The creation and diffusion of knowledge: Evidence from the Jet Age
Stefan Pauly and
No 2112, CEPREMAP Working Papers (Docweb) from CEPREMAP
This paper provides new causal evidence of the impact of improvements in air travel during the beginning of the Jet Age on the creation and diffusion of knowledge. We digitize airlines’ historical flight schedules and construct a novel data set of the flight network in the United States. Between 1951 and 1966, travel time between locations more than 2,000km apart decreased on average by 41%. The reduction in travel time explains 33% of the increase in knowledge diffusion as measured by patent citations. The increase in knowledge diffusion further caused an increase in the creation of new knowledge. The results provide evidence that jet airplanes led to innovation convergence across locations and contributed to the shift in innovation activity towards the South and the West of the United States.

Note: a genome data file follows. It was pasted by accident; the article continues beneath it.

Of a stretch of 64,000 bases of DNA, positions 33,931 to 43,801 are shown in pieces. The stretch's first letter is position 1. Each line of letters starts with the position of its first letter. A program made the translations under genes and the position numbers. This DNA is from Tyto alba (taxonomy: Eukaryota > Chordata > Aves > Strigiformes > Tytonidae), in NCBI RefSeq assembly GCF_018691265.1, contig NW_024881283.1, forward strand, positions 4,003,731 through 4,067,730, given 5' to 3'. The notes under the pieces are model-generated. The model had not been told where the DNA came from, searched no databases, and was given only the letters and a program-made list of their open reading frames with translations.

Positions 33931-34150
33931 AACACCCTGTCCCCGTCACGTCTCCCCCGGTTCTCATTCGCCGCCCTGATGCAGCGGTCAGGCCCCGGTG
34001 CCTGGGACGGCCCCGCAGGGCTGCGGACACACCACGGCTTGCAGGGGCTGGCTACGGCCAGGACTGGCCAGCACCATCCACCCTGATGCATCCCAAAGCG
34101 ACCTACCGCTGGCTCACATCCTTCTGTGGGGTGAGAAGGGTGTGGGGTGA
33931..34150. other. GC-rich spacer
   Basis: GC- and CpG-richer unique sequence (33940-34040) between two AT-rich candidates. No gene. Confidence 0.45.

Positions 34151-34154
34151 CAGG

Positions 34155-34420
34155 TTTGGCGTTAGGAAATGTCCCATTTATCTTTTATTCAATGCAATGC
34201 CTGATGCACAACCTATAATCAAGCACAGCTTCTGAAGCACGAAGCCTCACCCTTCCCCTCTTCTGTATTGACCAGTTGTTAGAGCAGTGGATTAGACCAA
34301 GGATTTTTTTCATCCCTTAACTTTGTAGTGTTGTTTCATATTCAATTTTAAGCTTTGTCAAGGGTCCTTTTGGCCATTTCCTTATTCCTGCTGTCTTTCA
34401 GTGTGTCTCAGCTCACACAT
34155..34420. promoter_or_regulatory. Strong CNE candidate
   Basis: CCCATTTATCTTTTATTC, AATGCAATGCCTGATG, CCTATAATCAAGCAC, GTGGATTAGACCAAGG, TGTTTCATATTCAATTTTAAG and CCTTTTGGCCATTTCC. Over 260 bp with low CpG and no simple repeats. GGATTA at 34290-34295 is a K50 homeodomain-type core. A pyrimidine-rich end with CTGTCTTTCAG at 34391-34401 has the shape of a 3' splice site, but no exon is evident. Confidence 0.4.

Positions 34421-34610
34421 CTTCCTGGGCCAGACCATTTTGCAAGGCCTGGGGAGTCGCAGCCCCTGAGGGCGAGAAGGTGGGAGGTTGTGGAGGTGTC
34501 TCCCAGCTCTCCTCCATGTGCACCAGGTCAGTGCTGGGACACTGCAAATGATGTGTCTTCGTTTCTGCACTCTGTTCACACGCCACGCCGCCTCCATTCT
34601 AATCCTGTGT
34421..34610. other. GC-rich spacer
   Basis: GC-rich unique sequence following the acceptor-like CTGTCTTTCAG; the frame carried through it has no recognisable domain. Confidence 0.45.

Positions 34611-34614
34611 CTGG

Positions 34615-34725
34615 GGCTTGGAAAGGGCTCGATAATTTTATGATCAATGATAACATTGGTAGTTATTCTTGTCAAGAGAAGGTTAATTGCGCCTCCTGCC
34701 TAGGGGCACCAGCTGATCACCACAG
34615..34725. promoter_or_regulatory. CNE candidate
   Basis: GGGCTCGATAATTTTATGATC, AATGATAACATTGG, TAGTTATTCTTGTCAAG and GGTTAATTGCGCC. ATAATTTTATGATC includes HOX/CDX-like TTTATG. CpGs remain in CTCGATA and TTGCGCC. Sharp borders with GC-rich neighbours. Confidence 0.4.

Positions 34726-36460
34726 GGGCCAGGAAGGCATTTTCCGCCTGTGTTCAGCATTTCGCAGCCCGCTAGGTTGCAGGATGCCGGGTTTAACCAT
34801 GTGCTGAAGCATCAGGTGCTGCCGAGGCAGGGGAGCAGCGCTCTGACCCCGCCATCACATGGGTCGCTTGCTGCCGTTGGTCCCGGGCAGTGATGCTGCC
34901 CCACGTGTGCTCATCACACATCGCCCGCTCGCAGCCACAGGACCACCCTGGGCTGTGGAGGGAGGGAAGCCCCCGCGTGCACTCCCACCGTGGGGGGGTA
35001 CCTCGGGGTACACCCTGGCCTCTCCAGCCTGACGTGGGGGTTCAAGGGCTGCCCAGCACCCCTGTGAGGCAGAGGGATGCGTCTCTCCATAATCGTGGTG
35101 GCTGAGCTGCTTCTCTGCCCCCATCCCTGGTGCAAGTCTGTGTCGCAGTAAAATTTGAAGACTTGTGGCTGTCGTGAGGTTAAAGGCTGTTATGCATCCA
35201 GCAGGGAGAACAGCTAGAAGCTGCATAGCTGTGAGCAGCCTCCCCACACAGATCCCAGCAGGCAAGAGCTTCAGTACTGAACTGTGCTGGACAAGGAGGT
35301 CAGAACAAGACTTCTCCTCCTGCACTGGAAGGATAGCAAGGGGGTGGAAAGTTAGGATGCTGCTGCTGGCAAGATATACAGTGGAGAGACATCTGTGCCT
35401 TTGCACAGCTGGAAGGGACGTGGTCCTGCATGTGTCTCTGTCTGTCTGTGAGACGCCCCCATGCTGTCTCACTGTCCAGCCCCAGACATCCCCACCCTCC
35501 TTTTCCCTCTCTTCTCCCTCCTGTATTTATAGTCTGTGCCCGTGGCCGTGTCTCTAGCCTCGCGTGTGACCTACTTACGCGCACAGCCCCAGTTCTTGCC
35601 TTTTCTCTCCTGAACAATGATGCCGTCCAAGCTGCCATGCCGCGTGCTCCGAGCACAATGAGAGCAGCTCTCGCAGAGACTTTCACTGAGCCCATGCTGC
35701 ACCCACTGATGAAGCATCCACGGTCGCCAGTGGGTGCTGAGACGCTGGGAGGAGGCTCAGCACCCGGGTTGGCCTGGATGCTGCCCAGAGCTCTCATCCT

Keywords: O31; O33; R41; N72 (search for similar items in EconPapers)
Pages: 115 pages
New Economics Papers: this item is included in nep-cse, nep-geo, nep-his, nep-ino, nep-ipr, nep-knm, nep-tid and nep-ure
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Persistent link: https://EconPapers.repec.org/RePEc:cpm:docweb:2112
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